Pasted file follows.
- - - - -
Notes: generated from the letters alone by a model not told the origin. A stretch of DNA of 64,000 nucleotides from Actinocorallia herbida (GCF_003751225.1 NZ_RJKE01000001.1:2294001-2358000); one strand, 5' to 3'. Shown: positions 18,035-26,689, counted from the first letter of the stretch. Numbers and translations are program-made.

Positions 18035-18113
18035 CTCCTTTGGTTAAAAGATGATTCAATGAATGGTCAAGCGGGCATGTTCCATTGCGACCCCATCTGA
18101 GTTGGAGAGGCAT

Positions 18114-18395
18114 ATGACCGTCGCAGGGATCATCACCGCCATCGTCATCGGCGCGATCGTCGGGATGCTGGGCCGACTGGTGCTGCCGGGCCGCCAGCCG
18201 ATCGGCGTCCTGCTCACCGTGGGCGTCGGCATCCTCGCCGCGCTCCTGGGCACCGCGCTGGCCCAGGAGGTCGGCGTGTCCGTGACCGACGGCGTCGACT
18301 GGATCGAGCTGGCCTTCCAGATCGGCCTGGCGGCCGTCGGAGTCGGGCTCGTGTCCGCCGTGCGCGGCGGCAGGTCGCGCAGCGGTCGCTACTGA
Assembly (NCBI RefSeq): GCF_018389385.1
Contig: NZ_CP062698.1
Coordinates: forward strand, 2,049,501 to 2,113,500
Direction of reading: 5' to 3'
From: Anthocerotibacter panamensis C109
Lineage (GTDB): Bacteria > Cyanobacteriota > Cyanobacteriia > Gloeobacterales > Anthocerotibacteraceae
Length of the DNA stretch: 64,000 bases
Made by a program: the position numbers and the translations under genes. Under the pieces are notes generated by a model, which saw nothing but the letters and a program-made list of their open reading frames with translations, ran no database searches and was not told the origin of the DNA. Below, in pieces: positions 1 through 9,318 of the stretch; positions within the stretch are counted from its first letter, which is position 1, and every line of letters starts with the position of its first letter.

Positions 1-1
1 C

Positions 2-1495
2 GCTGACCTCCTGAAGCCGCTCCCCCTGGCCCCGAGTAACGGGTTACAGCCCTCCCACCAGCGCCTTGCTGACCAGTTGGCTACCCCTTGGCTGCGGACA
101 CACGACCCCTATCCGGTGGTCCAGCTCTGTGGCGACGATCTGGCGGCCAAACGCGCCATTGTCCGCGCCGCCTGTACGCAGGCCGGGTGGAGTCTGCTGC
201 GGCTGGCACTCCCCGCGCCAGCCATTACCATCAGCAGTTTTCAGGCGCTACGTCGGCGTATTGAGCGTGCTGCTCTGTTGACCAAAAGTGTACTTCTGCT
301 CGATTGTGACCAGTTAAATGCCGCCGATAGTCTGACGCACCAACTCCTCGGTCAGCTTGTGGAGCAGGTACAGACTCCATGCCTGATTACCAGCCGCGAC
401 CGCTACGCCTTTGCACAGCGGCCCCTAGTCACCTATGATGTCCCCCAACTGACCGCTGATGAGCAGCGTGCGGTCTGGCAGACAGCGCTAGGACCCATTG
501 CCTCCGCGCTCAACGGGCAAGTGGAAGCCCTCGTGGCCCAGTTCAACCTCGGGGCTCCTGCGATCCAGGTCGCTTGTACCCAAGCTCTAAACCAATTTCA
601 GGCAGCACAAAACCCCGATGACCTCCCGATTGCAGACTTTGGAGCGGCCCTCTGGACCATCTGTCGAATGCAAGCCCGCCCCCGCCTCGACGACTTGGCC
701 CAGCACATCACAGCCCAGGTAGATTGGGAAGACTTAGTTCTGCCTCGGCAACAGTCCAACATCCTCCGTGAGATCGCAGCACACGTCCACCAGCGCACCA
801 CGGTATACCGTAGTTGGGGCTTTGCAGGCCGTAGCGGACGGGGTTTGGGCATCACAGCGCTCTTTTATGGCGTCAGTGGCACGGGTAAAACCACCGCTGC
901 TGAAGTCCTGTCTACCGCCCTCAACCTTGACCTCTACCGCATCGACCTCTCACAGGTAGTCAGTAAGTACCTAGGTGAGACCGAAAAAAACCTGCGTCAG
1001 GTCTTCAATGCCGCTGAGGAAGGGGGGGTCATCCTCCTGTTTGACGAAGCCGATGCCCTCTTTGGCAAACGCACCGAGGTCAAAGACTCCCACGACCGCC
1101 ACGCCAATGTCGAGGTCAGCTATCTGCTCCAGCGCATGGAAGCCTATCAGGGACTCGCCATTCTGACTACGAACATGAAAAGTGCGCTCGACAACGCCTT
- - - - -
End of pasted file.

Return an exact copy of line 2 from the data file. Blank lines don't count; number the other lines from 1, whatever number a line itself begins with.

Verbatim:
Positions 18035-18113